Pros: taking control
1. Economic growth
Establishing a legal cannabis industry creates a range of skilled and unskilled jobs. It could generate more than NZ$640 million in tax revenue for the NZ government.
Two years after launching a legal cannabis market, California has surpassed US$1 billion in tax revenue.
2. Health not handcuffs
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Prohibition has not stopped New Zealanders from using cannabis. Research shows 15% of men and 8% of women in NZ used cannabis over a 12-month period in 2012-13.
Legalising cannabis could save the NZ justice system a staggering NZ$11.4 million a year. Not to mention the social benefit of no longer incarcerating non-violent, otherwise law-abiding citizens who then have to cope with a life-long criminal record.
Māori have higher rates of cannabis use than non-Māori. Even accounting for higher usage rates, research found Māori are more likely to be convicted on cannabis charges then non-Māori.
By legalising cannabis, use becomes an issue of health and social welfare rather than a criminal one.
3. Improves access for health patients
Cannabis is used as therapy for a number of health applications. It has been legally available for medical use in NZ since April 2020.
If cannabis is legalised for recreational use, those using it for medical purposes will have greater access at a more affordable price.
4. Regulated for consumer safety
A standard requirement for legalised cannabis markets includes product testing, which means consumers know more about the products they are using.
Cannabis bought off the street can contain fungus, harmful substances, mould and pesticides. Mandatory testing ensures the cannabis is free of toxins.
To protect children in the United States from exposure to cannabis, Alaska, Colorado, Oregon and Washington all passed child-resistant packaging regulations.
Under New Zealand’s referendum, any retailers who sell cannabis to people aged under 20 would face serious penalties. To further deter youth, the NZ Drug Foundation, which is leading a yes vote, unequivocally supports the referendum’s inclusion of advertising bans.
5. Takes money away from street gangs
Over the past two-and-half years, street gangs in New Zealand have grown by more than 30%. The illegal cannabis market, estimated to be worth NZ$1–3 billion, potentially funds these gangs to some extent.
In Colorado in the US, 90% of the cannabis market is supplied under regulation. Over the past decade there, cannabis seizures by border control are at their lowest levels and their value has reduced by millions of dollars.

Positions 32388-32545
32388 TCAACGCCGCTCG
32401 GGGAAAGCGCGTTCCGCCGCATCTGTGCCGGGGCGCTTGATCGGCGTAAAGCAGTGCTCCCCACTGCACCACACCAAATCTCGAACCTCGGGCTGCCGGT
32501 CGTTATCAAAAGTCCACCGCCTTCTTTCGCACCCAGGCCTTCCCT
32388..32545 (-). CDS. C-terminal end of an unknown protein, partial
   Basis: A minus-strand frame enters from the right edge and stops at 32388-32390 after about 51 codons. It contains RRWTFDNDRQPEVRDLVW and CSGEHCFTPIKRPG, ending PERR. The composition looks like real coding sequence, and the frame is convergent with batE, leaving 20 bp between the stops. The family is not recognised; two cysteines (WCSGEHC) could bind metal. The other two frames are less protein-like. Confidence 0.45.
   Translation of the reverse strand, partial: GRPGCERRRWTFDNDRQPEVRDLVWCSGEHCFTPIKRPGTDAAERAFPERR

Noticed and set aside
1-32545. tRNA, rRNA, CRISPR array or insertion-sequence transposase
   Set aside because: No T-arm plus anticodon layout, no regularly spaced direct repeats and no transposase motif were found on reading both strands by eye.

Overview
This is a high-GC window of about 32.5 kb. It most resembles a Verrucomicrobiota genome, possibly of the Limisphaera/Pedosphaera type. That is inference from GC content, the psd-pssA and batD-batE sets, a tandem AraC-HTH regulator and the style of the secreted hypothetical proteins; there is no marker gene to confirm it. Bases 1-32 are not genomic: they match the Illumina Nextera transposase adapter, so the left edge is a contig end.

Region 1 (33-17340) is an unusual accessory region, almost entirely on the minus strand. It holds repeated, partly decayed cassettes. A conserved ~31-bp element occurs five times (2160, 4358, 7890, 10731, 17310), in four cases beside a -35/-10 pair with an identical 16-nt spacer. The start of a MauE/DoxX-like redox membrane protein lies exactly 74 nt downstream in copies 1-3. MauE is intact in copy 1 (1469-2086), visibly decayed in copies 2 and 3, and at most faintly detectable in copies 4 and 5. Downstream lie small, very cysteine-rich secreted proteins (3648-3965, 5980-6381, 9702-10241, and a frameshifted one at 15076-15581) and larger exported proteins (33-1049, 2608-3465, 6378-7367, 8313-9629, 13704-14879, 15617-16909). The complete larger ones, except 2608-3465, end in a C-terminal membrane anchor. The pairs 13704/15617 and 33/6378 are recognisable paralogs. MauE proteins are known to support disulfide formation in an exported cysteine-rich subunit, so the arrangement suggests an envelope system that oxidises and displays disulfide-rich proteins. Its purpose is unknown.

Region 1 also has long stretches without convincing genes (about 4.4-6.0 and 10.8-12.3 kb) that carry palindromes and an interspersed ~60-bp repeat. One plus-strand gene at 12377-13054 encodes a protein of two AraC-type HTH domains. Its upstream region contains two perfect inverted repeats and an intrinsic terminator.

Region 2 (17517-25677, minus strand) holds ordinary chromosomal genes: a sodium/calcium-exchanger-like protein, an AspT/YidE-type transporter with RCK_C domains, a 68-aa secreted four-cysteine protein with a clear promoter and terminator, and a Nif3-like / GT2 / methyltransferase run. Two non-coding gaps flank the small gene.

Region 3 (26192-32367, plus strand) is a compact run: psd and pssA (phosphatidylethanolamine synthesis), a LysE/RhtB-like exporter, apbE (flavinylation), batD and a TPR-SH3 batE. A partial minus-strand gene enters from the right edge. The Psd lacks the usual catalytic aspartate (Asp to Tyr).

Legalising cannabis places control of the market in the hands of the government rather then criminals.
Cons: social and fiscal
1. Unknown costs for society and taxpayers
The long-term health effects are not fully understood. Similar to tobacco, the negative health consequences of cannabis might not be realised for decades. Again, in Colorado, for every cannabis tax dollar raised, its citizens spend US$4.50 to offset the negative effects of legalisation.
2. It will turn NZ’s youth to other drugs
A Christchurch Health and Development study shows adolescent weekly users of cannabis were 100 times more likely to use other illicit drugs.
3. Workplace safety and productivity
A 25-year study in Norway shows workers who use cannabis are less dedicated to their work than those who don’t.
In the US, cannabis use by employees leads to increases in absenteeism, accidents, job turnover and worker compensation claims.
4. Bad for the environment
Cannabis plants require double the water needed to grow grapes for wine. Growing cannabis may cause deforestation, habitat destruction, river diversion and soil erosion.
When grown hydroponically, yearly greenhouse gas emissions in the US equal that of 3 million cars.
5. Property prices could rise, or fall
Once again in Colorado in the US, legalising cannabis was found to increase the value of property prices by up to 6%.
A separate study in Colorado found house prices could increase by up to 8.4% if they were within 160m of a retail outlet selling cannabis.
But 42% of Canadians believe a cannabis retailer will negatively affect their home values.
If you still can’t decide, head to the Prime Minister’s Science Adviser website for more information, or watch the video below.
About the Authors
Patrick van Esch, Senior Lecturer in Marketing, AUT Business School, Auckland University of Technology; Michelle O'Shea, Senior Lecturer Management, Western Sydney University, and Sarah Duffy, Lecturer, School of Business, Western Sydney University